Smart An­i­mals

Some so­lu­tions to an­i­mal prob­lems work, but oth­ers don’t

Reader's Digest Asia Pacific - - Front Page - CA­ROLE PRITCHARD

My hus­band Ron and I live on an acre of ground ad­join­ing bushland in Queens­land. We are mag­pie lovers and feed some of these birds once a day.

A cou­ple of years ago, af­ter re­turn­ing home from the su­per­mar­ket, we drove into our garage and opened the door into the house. On re­turn­ing to the rear of the car to un­load the shop­ping, we saw a mag­pie stand­ing about a me­tre away. It showed no fear of us at all and stood there as if it knew that we could help it.

There was a lot of fish­ing line tan­gled around one of its legs. I called out to Ron, who by now was up­stairs, to bring a lit­tle bit of meat. While I hand fed the mag­pie, my hus­band man­aged to grab hold of it. I raced up­stairs to fetch a pair of my small em­broi­dery scis­sors and was able to painstak­ingly snip the twisted fish­ing line away. ‘Mag­gie’ had some dif­fi­culty walk­ing, so ob­vi­ously the fish­ing line had been there for a while. We placed a dish of wa­ter nearby and she stayed around for a few days, eat­ing the meat we gave her and get­ting stronger. Each day we saw an im­prove­ment in her walk­ing abil­ity. Al­though she ini­tially seemed very con­tent to sit on a branch in one of our trees, af­ter a week, she fi­nally flew away home to nearby bushland. We be­lieve the bird ‘knew’ us from a pre­vi­ous time. A while back we had fed a pair of mag­pies, and maybe she had once been one of their young. Need­less to say, we were very pleased with the out­come.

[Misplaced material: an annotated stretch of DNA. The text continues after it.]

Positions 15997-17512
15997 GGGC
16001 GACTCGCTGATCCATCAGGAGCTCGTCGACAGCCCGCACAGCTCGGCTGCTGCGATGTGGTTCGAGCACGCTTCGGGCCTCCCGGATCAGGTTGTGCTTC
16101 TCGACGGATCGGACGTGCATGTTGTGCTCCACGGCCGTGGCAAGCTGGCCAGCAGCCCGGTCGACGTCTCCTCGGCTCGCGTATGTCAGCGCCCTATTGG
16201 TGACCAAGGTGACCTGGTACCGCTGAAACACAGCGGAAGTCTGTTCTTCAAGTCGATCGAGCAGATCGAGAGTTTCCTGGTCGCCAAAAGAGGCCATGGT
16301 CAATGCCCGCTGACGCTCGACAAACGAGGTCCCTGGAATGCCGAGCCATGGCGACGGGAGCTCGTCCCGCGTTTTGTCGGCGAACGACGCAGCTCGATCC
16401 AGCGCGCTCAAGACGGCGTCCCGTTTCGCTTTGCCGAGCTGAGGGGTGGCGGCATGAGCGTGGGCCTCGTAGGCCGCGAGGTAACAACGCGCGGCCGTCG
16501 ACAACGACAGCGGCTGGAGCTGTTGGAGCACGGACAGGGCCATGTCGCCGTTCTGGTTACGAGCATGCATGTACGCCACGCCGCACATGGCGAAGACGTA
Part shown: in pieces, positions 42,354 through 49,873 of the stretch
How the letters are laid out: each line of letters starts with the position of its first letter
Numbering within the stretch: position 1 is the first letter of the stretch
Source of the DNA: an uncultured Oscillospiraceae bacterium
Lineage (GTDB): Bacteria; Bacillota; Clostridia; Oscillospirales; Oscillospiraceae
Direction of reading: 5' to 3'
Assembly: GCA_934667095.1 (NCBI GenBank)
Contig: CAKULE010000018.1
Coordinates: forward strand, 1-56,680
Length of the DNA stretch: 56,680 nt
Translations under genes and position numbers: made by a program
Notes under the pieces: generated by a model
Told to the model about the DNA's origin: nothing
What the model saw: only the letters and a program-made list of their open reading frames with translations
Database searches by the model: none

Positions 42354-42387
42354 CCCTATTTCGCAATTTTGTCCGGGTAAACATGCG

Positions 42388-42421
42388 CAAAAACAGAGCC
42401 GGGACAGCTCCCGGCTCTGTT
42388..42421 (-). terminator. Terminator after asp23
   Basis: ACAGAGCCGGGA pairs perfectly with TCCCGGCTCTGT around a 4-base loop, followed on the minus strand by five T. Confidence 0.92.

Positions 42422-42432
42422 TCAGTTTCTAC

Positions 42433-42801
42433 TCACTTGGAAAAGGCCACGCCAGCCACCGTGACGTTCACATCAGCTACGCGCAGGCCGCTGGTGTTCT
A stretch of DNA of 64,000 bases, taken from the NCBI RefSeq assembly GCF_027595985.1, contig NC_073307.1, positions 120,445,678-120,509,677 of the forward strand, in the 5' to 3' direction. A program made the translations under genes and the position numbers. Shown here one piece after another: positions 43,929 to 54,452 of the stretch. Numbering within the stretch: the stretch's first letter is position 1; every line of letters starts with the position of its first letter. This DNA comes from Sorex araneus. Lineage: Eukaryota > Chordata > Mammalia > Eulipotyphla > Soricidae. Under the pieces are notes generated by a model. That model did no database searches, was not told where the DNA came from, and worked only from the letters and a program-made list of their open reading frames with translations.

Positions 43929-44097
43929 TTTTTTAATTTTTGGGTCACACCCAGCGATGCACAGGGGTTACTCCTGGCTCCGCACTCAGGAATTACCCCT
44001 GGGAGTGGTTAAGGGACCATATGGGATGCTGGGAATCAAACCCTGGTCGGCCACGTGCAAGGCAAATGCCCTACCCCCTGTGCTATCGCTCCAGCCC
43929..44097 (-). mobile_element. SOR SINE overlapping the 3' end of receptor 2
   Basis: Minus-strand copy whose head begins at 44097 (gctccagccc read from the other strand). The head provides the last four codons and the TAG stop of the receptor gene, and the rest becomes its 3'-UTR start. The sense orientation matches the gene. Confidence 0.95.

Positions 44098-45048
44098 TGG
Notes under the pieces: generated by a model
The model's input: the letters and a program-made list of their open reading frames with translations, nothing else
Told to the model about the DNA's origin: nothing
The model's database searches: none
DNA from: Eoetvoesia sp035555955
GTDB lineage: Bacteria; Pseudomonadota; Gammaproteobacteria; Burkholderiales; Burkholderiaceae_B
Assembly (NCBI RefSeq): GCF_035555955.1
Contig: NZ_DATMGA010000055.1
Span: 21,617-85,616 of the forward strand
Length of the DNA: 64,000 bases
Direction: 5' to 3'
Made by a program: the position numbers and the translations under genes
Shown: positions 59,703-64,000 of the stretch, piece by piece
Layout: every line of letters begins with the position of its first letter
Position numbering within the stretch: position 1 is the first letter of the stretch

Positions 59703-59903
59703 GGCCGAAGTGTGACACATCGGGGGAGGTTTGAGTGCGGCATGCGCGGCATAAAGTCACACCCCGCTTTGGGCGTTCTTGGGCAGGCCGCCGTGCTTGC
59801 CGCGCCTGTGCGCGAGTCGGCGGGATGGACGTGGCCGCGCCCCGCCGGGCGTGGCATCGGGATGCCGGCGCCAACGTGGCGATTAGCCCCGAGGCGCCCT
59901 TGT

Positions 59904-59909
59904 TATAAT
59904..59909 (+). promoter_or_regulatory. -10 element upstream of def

You could earn cash by telling us about the an­tics of unique pets or wildlife. Turn to page 5 for de­tails on how to con­trib­ute.

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